GUARDIA Civil officers cordoned off part of a Guardamar del Segura beach on Tuesday morning after hearing about a loggerhead turtle laying its eggs in the sand.

Patrols from the Guardia’s environment division, Seprona, made sure the turtle was not disturbed as it spawned 130 eggs.

Some Of The Eggs

The nesting period is during the summer season but normally spawning happens at night and not in broad daylight.

Specialists from the Oceanographic Foundation and the University of Valencia travelled to the beach to ensure as many eggs as possible were collected.

The turtle was named Catherine in honour of American marine biologist, Catherine McClellan.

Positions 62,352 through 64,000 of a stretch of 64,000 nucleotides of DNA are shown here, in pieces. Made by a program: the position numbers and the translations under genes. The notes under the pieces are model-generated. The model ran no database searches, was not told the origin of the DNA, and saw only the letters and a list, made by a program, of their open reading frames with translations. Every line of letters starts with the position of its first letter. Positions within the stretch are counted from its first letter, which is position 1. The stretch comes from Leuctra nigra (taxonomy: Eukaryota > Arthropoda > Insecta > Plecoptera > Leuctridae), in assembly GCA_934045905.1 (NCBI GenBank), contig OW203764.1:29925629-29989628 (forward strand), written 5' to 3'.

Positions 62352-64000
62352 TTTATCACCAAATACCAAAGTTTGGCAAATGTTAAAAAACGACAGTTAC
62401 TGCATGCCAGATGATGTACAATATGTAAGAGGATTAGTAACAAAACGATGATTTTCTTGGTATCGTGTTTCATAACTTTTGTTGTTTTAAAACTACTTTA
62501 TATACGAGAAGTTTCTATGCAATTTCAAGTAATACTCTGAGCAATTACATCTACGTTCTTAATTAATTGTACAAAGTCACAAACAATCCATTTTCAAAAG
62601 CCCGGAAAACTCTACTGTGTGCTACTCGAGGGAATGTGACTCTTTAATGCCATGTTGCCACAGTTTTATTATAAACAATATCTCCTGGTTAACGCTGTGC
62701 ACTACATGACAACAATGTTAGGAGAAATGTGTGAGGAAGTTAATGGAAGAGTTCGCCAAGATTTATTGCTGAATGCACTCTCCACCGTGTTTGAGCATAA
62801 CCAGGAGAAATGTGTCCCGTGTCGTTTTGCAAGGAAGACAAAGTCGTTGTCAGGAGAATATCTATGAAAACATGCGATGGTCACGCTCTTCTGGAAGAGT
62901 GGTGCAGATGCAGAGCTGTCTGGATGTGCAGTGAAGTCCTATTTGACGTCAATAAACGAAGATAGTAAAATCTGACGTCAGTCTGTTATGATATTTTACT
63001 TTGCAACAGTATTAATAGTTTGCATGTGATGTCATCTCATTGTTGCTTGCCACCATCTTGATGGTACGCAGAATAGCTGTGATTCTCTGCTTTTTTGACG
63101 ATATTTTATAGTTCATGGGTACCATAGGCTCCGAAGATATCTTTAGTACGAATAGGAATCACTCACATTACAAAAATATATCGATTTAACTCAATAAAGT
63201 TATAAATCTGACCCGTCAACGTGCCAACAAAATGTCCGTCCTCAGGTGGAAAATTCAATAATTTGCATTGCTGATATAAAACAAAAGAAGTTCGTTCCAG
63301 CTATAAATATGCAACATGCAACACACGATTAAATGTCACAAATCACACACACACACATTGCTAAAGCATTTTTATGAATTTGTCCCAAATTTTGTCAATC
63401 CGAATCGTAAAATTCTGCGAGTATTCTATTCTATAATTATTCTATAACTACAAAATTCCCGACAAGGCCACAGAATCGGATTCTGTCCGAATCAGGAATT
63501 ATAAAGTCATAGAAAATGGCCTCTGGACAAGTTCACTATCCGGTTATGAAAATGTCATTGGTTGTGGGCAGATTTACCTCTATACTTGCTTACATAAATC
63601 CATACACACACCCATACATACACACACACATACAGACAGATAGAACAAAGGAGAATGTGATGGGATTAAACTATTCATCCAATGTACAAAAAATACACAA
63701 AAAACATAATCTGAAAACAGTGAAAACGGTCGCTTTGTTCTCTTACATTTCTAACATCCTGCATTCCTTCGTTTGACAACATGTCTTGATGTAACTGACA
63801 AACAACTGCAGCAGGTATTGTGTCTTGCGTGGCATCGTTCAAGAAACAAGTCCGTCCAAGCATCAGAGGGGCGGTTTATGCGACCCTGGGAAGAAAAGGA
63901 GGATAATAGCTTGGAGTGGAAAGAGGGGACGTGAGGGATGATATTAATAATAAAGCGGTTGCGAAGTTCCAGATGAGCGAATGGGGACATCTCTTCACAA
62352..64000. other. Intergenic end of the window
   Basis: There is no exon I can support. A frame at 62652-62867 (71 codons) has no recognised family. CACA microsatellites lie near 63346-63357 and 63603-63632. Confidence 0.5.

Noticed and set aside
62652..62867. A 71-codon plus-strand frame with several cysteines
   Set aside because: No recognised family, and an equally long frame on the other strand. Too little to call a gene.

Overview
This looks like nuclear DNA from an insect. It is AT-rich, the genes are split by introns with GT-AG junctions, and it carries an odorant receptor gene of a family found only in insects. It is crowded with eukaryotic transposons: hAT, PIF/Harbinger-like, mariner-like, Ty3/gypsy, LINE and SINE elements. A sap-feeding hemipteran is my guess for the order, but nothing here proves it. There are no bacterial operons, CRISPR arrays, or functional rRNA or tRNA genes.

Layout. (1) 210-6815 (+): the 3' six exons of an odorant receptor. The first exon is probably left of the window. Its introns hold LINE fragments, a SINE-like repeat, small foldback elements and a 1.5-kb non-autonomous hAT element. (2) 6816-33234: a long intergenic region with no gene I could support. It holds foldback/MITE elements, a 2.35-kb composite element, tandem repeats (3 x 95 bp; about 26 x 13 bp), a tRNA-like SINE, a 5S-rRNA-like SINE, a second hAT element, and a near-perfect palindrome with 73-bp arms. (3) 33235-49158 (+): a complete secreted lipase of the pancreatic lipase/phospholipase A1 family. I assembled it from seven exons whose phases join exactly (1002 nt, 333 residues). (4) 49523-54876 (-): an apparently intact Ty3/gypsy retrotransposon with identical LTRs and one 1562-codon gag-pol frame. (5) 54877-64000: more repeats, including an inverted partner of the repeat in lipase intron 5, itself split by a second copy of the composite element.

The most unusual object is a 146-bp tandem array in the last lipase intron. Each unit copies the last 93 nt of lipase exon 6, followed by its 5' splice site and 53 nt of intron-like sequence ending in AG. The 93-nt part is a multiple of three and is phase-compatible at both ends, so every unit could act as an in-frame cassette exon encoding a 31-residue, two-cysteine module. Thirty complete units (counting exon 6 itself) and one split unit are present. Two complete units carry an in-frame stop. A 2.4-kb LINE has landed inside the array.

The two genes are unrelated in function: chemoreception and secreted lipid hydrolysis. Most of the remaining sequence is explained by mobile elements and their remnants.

Transmitter Installation
TRACKING CATHERINE(Cronicas Naturales de Torrevieja image)

Once Catherine finished spawning, a micro-chip was put into her along with a satellite transmitter to pinpoint her location after she was released back into the sea.

Back In The Water
BACK IN THE WATER(Cronicas Naturales de Torrevieja image)

She’s expected to come ashore again within a fortnight to lay another batch of eggs, and marine biologists want to get to her as soon as possible.


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